To conduct a PET scan, a short-lived radioactive tracer isotope, which decays by emitting a positron (chemically incorporated into a metabolically active molecule), is injected into the blood circulation. There is a waiting period while the metabolically active molecule becomes concentrated in tissues of interest; then the patient is placed in the imaging scanner where the positron encounters an electron, producing a pair of photons moving in almost opposite directions. These are detected when they reach a sensitive material in the scanning device, creating a burst of light which is detected by photomultiplier tubes.

Optical Mammography and Spectroscopy of Breast

In the past decade, optical imaging techniques using near-infrared light (NIR) have attracted considerable interest. Characterization, differentiation and localization of different lesions are possible due to the presence of optical absorption contrast between tumors and healthy tissues due to an increased hemoglobin concentration as a result of angiogenesis. The hemoglobin oxygen saturation of suspicious sites can be reconstructed by spectroscopic analysis and can additionally serve as a criterion for diagnosing malignancies. Optical imaging techniques incorporate detection of photons that propagate through the breast with light propagation models to reconstruct the optical properties of the illuminated tissue. By altering the wavelength of the optical source, the spectroscopic dependence of optical properties can be obtained.

An early trans-illumination platform for breast lesion detection demonstrated low sensitivity, specificity and reproducibility. The optical imaging techniques can be split into three groups:

  • Continuous wave (CW)
  • Time-domain
  • Frequency-domain

Each group has its own strengths and weaknesses. Optical imaging techniques have some advantages and drawbacks. The notable advantages are that they:

  • Are relatively inexpensive
  • Use NIR and do not impose ionizing radiation
  • Have potential for portability

The major drawback associated with optical imaging remains light propagation in biological tissue, which is highly scattered, resulting in poor resolution. Improving spatial resolution and discriminating between absorption and scattering remain the biggest challenges that are faced by optical imaging.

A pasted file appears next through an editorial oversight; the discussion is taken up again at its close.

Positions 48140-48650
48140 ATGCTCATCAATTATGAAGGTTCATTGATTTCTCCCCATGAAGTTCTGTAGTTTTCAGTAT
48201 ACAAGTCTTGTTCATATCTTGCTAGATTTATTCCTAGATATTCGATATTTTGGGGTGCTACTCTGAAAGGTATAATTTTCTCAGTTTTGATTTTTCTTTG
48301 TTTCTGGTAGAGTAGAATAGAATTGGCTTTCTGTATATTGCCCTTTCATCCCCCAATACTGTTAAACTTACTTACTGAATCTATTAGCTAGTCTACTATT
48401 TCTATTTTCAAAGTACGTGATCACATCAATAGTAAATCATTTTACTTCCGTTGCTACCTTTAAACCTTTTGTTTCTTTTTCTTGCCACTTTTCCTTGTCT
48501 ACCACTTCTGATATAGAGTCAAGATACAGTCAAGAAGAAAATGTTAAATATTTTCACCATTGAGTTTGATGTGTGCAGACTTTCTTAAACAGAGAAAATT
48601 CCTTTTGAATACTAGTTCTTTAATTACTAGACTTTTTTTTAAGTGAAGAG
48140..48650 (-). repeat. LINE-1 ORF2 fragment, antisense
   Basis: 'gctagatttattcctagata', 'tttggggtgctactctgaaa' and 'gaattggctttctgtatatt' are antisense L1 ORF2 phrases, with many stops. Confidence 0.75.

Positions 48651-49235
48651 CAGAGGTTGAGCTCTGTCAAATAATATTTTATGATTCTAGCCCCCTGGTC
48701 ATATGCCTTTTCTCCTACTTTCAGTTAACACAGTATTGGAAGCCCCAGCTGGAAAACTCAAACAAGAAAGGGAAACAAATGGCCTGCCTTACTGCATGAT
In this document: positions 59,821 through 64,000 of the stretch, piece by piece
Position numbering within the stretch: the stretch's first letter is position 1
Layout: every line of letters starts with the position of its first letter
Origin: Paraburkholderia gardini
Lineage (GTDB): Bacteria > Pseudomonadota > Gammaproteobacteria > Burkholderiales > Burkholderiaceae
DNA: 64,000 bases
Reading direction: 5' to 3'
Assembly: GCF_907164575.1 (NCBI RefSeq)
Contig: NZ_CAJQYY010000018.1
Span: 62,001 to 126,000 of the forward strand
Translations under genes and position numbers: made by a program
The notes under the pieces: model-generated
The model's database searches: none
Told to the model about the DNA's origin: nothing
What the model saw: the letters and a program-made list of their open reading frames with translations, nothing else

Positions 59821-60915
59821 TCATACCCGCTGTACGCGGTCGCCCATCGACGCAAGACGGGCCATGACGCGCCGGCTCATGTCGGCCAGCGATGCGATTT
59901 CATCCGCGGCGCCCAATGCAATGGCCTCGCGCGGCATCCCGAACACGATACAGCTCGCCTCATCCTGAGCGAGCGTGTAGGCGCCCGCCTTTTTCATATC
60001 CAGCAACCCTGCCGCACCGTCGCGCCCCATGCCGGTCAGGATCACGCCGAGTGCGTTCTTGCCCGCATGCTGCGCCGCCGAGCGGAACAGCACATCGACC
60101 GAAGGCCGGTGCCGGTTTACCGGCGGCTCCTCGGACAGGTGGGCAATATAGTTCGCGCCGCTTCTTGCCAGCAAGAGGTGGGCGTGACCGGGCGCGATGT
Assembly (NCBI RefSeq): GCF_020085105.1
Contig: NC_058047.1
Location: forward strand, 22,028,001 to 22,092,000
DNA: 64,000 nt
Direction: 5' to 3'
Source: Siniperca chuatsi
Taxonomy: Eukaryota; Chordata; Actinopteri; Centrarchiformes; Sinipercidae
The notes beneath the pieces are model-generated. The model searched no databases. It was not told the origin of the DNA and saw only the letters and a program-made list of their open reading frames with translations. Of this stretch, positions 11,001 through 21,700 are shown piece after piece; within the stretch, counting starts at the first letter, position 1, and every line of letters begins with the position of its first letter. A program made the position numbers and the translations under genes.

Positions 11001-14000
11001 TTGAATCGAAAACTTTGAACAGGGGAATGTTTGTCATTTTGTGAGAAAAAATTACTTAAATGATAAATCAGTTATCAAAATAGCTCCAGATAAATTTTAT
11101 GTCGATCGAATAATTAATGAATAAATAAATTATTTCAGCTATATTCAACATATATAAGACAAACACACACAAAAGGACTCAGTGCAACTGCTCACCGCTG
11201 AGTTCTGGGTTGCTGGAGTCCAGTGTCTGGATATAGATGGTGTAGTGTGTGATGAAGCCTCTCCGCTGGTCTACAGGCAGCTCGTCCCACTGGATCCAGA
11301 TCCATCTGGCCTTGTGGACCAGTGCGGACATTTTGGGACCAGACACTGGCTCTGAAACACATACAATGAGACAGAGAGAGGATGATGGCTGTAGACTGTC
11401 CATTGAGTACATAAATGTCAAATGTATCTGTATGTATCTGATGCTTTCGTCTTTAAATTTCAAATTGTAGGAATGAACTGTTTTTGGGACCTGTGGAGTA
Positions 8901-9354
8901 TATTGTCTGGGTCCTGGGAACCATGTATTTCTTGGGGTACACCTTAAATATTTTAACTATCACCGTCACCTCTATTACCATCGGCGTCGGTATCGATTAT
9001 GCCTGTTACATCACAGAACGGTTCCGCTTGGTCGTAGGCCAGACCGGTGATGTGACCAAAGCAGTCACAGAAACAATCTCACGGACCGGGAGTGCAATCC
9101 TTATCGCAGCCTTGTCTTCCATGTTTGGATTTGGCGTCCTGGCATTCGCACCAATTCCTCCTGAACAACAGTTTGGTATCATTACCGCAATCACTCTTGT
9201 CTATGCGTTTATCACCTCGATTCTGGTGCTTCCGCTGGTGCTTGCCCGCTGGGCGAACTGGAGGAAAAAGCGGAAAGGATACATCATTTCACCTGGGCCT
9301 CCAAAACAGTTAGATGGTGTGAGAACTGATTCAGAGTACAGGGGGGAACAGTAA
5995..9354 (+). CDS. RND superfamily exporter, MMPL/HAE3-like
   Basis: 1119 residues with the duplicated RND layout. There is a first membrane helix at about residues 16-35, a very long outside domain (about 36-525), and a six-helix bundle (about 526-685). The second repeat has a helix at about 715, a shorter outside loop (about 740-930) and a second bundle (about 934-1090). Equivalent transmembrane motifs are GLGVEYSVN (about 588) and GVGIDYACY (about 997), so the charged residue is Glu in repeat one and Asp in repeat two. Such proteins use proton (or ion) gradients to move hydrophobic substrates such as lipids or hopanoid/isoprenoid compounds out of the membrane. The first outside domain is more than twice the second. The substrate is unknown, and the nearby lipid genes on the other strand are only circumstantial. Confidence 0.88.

Optical mammography has yet to demonstrate its potential to be a stand-alone imaging modality, mainly because of its poor specificity and sensitivity. Nevertheless, it may supplement existing breast imaging techniques by characterizing lesions in suspicious cases, resulting in a reduction of the number of unnecessary biopsies.

Thermo/Photo-Acoustic Breast Imaging

Thermo-acoustics exposes the breast to short pulses of externally applied electromagnetic energy. Differential absorption induces differential heating of the tissue followed by rapid thermal expansion. This generates sound waves that are detected by acoustic transducers positioned around the breast. Tissues that absorb more energy expand more and produce higher amplitude sound waves. The time-of-flight, amplitude and duration of acoustic pulses recorded on the tissue surface possess information regarding the location, absorption and dimensions of the source, thereby permitting a 3-dimensional reconstruction of the targeted absorber.

When the incident electromagnetic energy is visible or NIR light, the term “photo-acoustics” is used instead of thermo-acoustics. Photo-acoustics combines the advantages of two techniques. First, like optical mammography, photo-acoustics probes the optical contrast of the tumor site with respect to surrounding tissue. Secondly, all information about optical absorption inhomogeneities is carried to the breast surface by ultrasound waves which have low attenuation and scattering in soft tissue and thus, resulting in poor sensitivity. Similar to thermo-acoustic techniques, photo-acoustics retain 3-dimensional structural information of the targeted area.